He held no bitterness at all for the decades of mistreatment he had suffered prior to (and a bit after) 1964. His family had been slaves of a cousin of George Washington, and he used to talk about having to get up and move to the back of the bus when he crossed state lines on leave from the Navy in WWII. I was a bit of a WWII nut at that young age, and I just could not fathom treating a nice man such as Mr. Newt that way, to say nothing of a man in uniform.

I guess it's through Mr. Newt's influence that spirituality to me has always meant music. While theological doctrine is important, it's never been the point of worship for me. I do the best I can to pass that on, and it amuses me to no end to hear little voices whose mother tongue is an alien one to me (though I do speak it) singing We'll Understand it Better By 'n By (Mr. Newt's favorite, and mine) in Southern-accented English.

I'm still twitching from last Sunday, so I'll offer another favorite of Mr. Newt's, from the late, great Clara Ward, just to help me remember what it's supposed to be like:

4 comments:

Anne C. said...

Heh, John, when you described that church, my initial reaction was "where in the hell did he find a black church in Washington County?" And then you explained you went further afield.

We went to a white church, but that's because my dad was brought up anabaptist, and there's not many anabaptist black churches in the area. I knew very few black people when I was growing up and worried that I would be a racist. When I got to college I realized I wasn't (big relief) and found that I feel happier when surrounded by diverse colors and cultures.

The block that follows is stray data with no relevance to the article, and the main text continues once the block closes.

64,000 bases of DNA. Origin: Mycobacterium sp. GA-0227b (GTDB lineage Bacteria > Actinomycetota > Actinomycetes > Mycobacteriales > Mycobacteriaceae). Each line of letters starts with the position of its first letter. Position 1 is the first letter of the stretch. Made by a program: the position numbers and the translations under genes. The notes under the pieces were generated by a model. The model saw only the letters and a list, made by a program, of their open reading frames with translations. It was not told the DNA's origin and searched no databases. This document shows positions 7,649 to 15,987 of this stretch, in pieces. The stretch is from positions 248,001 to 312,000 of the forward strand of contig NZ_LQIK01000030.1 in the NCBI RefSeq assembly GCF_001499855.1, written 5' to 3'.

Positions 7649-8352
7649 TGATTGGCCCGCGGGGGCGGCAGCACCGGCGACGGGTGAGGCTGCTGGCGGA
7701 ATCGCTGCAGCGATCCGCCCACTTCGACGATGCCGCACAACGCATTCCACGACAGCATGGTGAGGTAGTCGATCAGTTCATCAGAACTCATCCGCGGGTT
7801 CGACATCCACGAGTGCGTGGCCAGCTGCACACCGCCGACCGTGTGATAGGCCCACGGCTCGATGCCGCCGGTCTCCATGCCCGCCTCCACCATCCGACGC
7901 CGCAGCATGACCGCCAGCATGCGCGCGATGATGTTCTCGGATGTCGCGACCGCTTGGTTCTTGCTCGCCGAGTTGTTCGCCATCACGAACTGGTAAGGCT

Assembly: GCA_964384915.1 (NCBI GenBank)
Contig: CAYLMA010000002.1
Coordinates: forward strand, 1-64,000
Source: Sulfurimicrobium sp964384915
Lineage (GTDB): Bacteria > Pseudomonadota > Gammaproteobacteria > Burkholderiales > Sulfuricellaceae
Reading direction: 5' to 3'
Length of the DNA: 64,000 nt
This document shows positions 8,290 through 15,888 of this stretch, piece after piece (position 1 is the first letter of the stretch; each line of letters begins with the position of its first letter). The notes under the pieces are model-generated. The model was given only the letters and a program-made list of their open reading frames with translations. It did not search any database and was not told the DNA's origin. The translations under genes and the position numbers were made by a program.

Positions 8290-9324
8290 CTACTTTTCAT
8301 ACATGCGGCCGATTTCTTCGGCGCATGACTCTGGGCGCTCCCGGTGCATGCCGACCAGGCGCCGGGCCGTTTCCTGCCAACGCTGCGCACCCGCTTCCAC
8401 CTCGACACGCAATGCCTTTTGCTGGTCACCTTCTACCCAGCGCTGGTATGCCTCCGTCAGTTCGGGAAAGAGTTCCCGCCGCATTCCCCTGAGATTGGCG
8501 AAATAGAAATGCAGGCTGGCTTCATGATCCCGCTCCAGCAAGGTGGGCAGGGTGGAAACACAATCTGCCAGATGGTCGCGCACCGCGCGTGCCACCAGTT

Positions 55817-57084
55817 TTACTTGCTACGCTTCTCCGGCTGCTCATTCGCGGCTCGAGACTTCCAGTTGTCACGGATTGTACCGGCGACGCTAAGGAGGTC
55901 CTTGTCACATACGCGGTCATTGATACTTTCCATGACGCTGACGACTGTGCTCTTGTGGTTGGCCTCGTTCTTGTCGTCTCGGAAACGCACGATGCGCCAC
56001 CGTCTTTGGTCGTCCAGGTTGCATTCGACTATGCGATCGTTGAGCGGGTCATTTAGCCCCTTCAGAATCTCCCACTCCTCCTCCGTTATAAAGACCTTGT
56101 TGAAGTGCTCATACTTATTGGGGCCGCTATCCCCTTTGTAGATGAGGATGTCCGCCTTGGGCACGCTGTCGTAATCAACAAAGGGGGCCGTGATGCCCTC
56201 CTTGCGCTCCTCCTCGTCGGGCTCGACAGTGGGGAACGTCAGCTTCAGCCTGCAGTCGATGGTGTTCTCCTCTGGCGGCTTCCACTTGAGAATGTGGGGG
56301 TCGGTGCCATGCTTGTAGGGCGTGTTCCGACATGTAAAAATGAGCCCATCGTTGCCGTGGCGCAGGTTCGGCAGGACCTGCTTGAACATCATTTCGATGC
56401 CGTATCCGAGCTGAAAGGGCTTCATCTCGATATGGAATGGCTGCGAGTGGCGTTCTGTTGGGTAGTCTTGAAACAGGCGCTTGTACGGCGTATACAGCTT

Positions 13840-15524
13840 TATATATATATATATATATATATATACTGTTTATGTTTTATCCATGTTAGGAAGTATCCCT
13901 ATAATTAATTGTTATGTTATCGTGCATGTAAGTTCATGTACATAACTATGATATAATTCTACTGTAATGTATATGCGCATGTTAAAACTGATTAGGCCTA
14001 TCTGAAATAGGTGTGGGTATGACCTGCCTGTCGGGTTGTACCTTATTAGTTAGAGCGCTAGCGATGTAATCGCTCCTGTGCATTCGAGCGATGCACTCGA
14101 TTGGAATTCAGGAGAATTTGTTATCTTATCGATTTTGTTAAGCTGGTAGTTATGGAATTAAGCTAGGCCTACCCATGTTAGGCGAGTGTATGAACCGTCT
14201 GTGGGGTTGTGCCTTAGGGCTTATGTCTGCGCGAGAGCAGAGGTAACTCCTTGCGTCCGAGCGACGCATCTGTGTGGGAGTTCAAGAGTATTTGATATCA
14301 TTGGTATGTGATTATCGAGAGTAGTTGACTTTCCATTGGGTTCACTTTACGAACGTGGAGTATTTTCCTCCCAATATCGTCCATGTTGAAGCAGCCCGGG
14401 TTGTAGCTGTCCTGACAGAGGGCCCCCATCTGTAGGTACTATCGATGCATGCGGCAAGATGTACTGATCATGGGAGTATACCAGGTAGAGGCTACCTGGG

More on topic, for a few years I went to a Mennonite church here in Colorado that had a musically inclined pastor who would try to acclimate his flock to jazz and spirituals. Mennonites have a strong singing tradition, but they are generally white, so while we probably did better than most trying to be dignified while belting out "Wade in the Water," we still fell considerably short of the exuberance the pastor was going for. It was worth the effort though!

John the Scientist said...

Well, Anne, it wasn't that far afield - we lived in the very south of the county, and it took less time to get to WV or VA than it took to get to Hagerstown. I think that was the same for you guys, if you went south on Rt. 67 you'd be out of the state in less time than it would take to to get to the county seat.

CW said...

Good stuff John... I had a some very similar experiences in low-country South Carolina and I'm a HUGE Mahalia Jackson and Clara Ward fan. Go figure.

Jeri said...

My mom's church was a Robert Schuller clone church and they went for the full Broadway style entertainment experience. It was so choreographed, costumed and staged that there was no soul left.

I haven't listened to that much Mahalia Jackson or her peers - but I should - I have much enjoyed their pale (in the vocal talent sense) imitators (Eva Cassidy, Bonnie Raitt, etc...)